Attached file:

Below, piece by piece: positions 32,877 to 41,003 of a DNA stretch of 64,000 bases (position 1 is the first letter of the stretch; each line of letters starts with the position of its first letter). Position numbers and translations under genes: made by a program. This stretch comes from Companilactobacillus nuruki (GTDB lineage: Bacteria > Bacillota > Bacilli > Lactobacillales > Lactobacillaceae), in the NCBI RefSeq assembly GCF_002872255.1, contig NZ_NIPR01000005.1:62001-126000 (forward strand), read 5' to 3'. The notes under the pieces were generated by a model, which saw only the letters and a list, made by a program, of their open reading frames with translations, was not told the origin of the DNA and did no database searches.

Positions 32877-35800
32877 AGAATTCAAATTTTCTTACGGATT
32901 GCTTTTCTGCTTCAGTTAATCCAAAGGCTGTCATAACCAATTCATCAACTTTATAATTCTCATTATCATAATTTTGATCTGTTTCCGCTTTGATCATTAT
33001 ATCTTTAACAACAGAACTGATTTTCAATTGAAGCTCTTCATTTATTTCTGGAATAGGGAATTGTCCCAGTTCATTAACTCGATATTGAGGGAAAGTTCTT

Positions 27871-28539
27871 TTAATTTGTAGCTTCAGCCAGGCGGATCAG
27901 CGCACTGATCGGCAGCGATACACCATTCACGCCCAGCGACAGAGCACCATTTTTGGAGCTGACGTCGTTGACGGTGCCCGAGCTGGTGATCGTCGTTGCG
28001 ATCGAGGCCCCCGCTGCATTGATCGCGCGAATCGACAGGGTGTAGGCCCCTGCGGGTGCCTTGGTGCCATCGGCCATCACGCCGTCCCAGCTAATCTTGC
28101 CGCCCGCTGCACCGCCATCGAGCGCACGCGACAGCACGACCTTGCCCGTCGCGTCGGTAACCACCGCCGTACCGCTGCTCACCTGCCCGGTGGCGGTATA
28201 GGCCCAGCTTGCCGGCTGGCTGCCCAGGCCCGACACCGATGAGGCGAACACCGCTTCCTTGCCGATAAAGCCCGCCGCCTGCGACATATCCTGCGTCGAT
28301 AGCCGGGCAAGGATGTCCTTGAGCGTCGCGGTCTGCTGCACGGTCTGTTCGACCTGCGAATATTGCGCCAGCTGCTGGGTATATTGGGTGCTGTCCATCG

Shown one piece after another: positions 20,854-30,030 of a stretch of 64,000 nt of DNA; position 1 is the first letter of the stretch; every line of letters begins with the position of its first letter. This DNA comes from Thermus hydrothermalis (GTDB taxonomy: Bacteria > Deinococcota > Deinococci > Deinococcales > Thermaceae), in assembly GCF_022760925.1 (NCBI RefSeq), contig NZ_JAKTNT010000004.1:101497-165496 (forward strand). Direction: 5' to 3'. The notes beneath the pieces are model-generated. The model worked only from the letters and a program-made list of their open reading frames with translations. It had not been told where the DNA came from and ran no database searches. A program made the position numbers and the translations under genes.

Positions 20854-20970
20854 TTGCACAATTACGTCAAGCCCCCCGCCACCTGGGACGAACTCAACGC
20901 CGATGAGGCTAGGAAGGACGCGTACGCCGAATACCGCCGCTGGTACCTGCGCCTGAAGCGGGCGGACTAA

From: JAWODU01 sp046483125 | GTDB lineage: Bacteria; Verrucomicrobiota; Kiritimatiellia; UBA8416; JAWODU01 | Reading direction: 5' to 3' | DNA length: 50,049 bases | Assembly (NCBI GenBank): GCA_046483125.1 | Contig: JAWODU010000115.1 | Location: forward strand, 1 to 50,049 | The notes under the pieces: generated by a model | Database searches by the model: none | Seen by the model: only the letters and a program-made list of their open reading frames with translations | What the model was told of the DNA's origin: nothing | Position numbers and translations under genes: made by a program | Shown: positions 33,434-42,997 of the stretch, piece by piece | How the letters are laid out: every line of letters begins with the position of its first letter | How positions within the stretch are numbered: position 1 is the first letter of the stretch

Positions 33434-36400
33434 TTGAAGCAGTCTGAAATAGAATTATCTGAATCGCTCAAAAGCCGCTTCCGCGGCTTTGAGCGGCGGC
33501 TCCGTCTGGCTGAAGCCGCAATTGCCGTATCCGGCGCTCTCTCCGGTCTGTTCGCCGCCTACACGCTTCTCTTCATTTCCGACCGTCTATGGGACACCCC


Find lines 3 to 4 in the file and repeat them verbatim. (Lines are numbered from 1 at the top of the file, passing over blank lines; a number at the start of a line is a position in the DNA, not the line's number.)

32877 AGAATTCAAATTTTCTTACGGATT
32901 GCTTTTCTGCTTCAGTTAATCCAAAGGCTGTCATAACCAATTCATCAACTTTATAATTCTCATTATCATAATTTTGATCTGTTTCCGCTTTGATCATTAT